Tribune Company chief Randy Michaels rushed out a memo to all the properties tonight trying to shoot down a long New York Times story posted tonight by David Carr. (See At Flagging Tribune, Tales of a Bankrupt Culture.) Michaels flails at Carr's integrity and takes pains to say that Carr's allegations are old and that Tribune's work culture is creative and...fun. Hmm. Memo is after the jump, but first here's what Carr's got:
After Mr. Michaels arrived, according to two people at the bar that night, he sat down and said, “watch this,” and offered the waitress $100 to show him her breasts. The group sat dumbfounded.
“Here was this guy, who was responsible for all these people, getting drunk in front of senior people and saying this to a waitress who many of us knew,” said one of the Tribune executives present, who declined to be identified because he had left the company and did not want to be quoted criticizing a former employer. “I have never seen anything like it.”
Mr. Michaels, who otherwise declined to be interviewed, said through a spokesman, “I never made the comment allegedly attributed to me in January 2008 to a waitress at the InterContinental Hotel, and anyone who said I did so is either lying or mistaken.”
It was a preview of what would become a rugged ride under the new ownership. Mr. Zell and Mr. Michaels, who was promoted to chief executive of the Tribune Company in December 2009, arrived with much fanfare, suggesting they were going to breathe innovation and reinvention into the conservative company.
By all accounts, the reinvention did not go well. At a time when the media industry has struggled, the debt-ridden Tribune Company has done even worse.
Based on interviews with more than 20 employees and former employees of Tribune, Mr. Michaels’s and his executives’ use of sexual innuendo, poisonous workplace banter and profane invective shocked and offended people throughout the company. Tribune Tower, the architectural symbol of the staid company, came to resemble a frat house, complete with poker parties, juke boxes and pervasive sex talk.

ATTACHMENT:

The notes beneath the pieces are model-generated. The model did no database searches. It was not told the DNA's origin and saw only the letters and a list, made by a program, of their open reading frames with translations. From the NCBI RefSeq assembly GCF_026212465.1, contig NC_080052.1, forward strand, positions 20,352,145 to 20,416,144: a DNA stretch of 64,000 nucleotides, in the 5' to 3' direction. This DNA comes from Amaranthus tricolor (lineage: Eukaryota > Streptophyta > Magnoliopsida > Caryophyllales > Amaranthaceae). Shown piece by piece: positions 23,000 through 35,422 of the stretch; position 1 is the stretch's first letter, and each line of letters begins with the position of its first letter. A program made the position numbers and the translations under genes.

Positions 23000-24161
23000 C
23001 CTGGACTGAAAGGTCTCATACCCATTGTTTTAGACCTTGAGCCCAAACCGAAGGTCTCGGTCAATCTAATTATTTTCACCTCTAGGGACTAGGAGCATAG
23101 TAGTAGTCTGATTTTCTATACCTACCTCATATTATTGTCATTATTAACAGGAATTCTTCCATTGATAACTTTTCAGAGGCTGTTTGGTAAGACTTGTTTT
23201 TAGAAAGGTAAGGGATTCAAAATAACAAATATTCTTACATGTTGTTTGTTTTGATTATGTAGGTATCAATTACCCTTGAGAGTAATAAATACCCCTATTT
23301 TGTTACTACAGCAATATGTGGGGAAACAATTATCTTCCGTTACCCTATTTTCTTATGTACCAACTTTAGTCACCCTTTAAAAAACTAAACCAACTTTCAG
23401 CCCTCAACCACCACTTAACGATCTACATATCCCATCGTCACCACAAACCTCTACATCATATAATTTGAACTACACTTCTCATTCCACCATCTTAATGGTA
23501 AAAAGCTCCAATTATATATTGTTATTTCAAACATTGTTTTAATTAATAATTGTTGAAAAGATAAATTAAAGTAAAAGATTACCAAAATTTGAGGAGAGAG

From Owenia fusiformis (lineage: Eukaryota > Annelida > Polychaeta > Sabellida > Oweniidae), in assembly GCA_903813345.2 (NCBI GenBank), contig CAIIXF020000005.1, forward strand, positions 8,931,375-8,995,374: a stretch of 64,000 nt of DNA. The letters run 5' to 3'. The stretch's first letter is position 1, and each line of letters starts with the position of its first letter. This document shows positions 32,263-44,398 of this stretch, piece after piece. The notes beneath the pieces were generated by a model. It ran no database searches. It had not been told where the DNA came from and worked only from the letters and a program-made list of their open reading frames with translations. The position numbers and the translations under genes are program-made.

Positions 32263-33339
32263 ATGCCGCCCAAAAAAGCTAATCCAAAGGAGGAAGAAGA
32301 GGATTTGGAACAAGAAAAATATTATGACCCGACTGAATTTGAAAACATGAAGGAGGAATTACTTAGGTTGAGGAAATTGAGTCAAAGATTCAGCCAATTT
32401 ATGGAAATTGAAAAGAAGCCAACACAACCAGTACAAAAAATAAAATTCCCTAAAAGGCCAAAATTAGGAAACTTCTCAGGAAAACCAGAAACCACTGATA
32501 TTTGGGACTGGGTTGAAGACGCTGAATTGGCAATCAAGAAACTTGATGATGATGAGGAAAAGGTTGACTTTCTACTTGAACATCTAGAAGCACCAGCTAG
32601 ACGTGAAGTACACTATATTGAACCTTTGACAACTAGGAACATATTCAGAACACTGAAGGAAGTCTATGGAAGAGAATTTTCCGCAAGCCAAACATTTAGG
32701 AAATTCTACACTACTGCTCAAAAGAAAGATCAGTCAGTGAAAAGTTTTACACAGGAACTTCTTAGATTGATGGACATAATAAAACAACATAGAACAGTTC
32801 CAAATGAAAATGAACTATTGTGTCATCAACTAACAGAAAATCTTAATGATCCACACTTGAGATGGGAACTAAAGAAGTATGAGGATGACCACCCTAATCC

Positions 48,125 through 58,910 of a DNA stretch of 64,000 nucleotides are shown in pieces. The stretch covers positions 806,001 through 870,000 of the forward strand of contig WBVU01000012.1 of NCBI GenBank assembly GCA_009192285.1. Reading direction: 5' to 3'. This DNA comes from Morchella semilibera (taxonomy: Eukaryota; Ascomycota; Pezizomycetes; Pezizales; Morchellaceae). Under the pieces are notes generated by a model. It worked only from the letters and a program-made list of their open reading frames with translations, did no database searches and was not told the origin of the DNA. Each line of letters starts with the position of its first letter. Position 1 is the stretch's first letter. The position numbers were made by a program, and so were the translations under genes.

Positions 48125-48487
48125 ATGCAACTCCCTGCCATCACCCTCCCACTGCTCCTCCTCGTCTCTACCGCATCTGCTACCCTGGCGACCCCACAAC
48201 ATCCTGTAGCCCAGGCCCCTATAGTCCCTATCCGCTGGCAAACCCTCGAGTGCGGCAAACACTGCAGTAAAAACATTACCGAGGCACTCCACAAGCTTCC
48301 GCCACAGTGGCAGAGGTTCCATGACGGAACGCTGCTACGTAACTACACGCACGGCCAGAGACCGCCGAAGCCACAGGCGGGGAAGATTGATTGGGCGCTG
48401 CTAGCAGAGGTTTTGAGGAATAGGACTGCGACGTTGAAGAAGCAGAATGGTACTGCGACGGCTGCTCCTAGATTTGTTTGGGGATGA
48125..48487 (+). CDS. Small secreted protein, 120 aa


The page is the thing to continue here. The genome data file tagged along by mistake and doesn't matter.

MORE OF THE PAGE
Sounds like the fratboy culture that came in with Sam Zell and Michaels has caught up with them. "Like 14-year-old boys — no boundaries at all — but with money and power," said a woman who encountered Michaels' style at Clear Channel, before Tribune. Of course, as managers the Trib guys are, well, in bankruptcy. Carr also reports that Los Angeles Times circulation is down another 14.7 percent this year.
Michaels' preemptive spin is after the jump.
As you know, it is our intention to create a fun, non-linear creative environment. I am tremendously proud of the results of that creative culture. Our websites on the P2P platform are the most advanced in media. We have reconfigured production of the newspaper with standard ad sizes, Media on Demand Modules, and combined editing, design, and layout functions using technology. We have “Breaking News Centers” that eliminate redundancy and give newsmakers one contact point for each market’s most powerful news media. TOPS, TONS, and BRUTUS have changed the way TV is produced and aired.
It is our intention to have creative environment. A creative culture must be built on a foundation of respect for each other. Our goal is an environment where people are free to speak up, free to challenge authority, and free to fail on the way to success. Our culture is NOT about being offensive or hurtful. This is supported by our Harassment Policy. It’s in the Employee Handbook which is posted on TribLink—Section 3.
The fact that so many at other media companies dwell on the way it used to be creates great opportunity for those of us willing to rethink our opportunities and recast our culture. Ignore the noise. Treat each other with respect. Have fun, and let’s go create the future.